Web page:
When a federal court resolves equipoise in its effort to determine the contours of a litigant class created by an express private cause of action, the court should consider the control that the Federal Rules of Civil Procedure, taken as a whole, exercise on the conduct of litigation. With civil RICO as background, part II presents this thesis and discusses the circumstances in which procedural control would be an element supporting a determination *1481 that Congress created a broad litigant class. Implicit in the notion of equipoise is the threshold recognition that when a court engages in statutory interpretation, it exercises judgment that might affect the outcome and thus make law. This recognition did not come quickly or easily to mainstream jurisprudence, and even today the role of judgment in judicial decisionmaking is a subject of spirited public discussion. Part III surveys American legal thought about judicial decisionmaking from the early years of the Republic until judgment and judicial lawmaking won general recognition in this century. To amplify the Article's thesis, parts IV and V focus on civil RICO decisions that struggled to determine the litigant classes before the sharply divided Supreme Court spoke in Sedima. Part IV compares the courts' disparate determinations, which show how the sources of legislative meaning sometimes may be so contradictory or otherwise unilluminating that they leave a judge at equipoise. Part V isolates civil RICO procedural holdings to demonstrate the control that the Rules exercise on the conduct of litigation.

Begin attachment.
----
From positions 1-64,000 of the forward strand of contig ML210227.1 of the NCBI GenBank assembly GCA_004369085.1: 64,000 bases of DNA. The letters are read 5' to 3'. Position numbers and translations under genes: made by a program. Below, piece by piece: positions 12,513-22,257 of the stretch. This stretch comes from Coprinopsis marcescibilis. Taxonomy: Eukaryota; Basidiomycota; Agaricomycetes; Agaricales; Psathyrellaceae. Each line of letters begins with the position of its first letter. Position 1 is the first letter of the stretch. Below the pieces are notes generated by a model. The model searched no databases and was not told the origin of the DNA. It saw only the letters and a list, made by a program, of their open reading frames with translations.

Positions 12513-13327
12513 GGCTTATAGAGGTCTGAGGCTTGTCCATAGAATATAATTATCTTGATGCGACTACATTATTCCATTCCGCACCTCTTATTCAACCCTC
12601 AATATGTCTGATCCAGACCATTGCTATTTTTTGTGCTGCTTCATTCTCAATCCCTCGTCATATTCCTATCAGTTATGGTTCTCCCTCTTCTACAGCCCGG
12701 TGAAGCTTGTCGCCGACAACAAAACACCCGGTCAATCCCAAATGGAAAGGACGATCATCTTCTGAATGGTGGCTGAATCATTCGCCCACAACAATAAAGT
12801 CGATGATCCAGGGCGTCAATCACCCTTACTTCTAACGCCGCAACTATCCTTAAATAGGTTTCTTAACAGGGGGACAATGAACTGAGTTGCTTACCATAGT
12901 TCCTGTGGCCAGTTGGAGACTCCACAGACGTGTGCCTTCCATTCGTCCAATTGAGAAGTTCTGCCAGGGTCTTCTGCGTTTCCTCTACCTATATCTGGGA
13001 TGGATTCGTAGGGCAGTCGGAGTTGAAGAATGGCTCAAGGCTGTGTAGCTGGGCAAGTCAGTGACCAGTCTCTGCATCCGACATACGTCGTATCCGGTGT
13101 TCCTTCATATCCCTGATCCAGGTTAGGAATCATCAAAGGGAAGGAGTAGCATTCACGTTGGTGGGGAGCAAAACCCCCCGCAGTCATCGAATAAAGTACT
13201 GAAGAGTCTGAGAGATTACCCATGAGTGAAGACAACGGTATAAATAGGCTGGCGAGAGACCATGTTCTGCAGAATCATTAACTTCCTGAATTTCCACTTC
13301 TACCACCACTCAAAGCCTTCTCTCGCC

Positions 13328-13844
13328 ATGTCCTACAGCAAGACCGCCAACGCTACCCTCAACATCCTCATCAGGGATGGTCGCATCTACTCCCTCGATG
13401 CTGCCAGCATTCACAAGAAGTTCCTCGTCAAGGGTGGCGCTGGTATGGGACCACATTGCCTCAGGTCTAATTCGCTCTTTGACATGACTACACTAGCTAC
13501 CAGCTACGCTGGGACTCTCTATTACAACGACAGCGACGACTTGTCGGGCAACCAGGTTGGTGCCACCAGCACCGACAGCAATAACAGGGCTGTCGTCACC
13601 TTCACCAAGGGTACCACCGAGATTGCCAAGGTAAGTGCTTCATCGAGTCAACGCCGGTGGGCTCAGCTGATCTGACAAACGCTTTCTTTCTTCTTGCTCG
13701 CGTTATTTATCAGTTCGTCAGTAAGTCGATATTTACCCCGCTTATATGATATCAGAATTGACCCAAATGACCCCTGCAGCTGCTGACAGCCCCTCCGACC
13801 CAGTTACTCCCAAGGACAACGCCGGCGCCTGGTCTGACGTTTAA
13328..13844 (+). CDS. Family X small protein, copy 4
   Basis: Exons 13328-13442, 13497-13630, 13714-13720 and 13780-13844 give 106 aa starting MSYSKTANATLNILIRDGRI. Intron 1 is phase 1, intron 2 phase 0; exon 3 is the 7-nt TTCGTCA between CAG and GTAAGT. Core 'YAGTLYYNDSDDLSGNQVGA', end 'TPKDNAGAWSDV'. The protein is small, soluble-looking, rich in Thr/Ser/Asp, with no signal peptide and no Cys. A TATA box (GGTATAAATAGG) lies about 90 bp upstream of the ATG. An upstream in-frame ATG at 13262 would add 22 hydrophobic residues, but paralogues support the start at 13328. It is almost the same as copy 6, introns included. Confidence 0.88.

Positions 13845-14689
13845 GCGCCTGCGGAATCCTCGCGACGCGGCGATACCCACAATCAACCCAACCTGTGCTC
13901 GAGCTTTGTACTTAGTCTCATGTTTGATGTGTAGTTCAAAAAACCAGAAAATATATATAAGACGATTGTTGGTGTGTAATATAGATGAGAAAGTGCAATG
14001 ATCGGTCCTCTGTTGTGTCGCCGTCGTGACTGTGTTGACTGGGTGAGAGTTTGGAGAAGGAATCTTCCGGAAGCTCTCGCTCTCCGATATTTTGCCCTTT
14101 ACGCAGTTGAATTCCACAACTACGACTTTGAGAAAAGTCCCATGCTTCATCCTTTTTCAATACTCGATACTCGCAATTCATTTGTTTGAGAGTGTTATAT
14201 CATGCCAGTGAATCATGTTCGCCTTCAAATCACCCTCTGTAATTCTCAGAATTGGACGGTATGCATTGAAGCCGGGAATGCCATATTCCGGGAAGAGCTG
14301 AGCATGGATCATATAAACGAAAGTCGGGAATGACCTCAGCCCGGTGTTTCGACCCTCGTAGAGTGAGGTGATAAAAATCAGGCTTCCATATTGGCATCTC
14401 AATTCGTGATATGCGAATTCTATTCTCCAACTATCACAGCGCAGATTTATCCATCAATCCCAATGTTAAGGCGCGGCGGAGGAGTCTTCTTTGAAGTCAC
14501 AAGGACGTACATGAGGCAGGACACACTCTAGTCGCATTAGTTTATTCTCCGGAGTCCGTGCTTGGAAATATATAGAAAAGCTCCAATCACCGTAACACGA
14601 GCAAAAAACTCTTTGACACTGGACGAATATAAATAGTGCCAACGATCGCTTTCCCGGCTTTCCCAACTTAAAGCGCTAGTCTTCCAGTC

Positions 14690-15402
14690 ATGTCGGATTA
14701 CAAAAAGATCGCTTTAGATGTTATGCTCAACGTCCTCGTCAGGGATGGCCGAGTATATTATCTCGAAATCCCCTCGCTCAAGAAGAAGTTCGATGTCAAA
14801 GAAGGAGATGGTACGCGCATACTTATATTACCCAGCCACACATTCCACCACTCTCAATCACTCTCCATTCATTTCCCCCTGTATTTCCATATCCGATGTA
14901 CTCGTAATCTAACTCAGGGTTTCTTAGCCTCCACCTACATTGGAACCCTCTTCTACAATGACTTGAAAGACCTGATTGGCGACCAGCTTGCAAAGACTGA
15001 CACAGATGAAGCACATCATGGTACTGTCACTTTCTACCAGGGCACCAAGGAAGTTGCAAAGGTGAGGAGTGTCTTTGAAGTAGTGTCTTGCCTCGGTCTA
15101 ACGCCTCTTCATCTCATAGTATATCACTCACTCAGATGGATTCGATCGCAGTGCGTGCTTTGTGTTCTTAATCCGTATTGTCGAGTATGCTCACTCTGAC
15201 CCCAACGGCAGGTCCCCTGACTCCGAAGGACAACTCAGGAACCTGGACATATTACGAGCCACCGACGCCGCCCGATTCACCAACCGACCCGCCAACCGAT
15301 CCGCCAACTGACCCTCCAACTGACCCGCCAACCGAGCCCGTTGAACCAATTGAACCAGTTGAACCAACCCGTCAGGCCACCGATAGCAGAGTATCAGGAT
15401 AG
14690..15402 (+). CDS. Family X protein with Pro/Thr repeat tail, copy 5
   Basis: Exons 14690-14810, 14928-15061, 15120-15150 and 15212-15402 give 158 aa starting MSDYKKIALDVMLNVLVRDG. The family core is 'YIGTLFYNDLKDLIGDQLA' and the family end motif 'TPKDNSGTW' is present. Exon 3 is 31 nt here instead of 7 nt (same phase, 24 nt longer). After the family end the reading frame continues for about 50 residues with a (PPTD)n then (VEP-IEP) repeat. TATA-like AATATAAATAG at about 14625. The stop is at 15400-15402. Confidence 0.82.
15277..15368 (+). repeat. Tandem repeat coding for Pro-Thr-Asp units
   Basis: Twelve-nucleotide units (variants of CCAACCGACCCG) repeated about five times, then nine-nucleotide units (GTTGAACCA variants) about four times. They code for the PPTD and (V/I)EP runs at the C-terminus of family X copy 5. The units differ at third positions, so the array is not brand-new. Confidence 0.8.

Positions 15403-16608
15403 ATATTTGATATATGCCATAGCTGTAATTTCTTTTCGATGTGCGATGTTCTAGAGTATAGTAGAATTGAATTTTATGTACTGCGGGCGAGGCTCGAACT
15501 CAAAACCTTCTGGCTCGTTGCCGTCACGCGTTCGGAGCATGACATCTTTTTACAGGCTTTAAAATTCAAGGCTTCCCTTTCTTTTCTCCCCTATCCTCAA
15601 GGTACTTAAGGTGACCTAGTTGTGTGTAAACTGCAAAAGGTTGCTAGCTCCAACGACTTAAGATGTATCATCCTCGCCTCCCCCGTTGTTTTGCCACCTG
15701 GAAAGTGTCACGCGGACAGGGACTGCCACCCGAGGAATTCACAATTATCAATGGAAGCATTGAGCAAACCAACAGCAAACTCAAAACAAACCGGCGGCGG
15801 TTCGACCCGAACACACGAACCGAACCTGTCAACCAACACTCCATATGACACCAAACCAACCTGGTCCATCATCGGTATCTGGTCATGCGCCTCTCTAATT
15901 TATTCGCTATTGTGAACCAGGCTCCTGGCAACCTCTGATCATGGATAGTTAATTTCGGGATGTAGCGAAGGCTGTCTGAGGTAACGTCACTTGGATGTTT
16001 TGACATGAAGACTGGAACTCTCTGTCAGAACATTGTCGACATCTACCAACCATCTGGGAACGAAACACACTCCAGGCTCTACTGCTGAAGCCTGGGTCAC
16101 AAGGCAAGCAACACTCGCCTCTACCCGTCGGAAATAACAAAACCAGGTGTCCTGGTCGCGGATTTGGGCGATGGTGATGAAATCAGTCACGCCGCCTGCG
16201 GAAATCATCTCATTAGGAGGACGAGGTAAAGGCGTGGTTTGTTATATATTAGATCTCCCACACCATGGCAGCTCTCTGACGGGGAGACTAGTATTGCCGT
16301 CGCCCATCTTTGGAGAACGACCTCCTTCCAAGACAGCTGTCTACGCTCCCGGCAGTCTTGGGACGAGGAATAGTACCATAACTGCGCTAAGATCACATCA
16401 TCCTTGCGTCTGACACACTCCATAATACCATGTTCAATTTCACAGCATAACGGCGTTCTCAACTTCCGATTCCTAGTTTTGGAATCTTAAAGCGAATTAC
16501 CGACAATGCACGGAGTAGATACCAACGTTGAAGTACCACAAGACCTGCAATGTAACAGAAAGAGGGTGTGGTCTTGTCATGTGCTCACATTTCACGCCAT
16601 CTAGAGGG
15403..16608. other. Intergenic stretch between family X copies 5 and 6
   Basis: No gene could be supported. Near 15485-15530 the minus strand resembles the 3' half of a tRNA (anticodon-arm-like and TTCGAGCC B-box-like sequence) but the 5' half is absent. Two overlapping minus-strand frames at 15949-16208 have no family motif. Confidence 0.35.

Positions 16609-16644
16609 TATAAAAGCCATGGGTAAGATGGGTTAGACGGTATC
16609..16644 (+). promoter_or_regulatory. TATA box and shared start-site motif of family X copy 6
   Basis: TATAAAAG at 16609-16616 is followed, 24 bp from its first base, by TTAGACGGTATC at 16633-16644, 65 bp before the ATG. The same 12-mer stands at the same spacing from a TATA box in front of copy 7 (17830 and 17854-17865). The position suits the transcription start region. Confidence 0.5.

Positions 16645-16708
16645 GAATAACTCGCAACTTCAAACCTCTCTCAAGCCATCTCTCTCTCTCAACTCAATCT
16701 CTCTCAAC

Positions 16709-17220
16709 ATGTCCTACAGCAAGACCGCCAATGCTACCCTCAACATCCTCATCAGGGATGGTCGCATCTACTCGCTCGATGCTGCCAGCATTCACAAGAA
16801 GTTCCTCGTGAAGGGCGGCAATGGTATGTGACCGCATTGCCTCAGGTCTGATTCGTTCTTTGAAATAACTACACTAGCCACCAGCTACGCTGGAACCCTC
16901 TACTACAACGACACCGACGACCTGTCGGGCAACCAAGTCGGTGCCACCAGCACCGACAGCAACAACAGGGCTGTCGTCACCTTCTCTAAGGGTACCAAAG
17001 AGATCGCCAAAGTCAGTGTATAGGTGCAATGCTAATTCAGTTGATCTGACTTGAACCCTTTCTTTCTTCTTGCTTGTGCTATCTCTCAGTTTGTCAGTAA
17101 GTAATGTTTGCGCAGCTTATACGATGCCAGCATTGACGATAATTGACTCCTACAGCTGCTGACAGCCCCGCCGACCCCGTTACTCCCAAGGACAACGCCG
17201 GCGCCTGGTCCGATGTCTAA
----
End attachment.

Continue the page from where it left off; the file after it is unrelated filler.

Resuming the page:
Douglas E. Abrams, The Place of Procedural Control in Determining Who May Sue or Be Sued: Lessons in Statutory Interpretation from Civil Rico and Sedima, 38 Vand. L. Rev. 1477 (1985)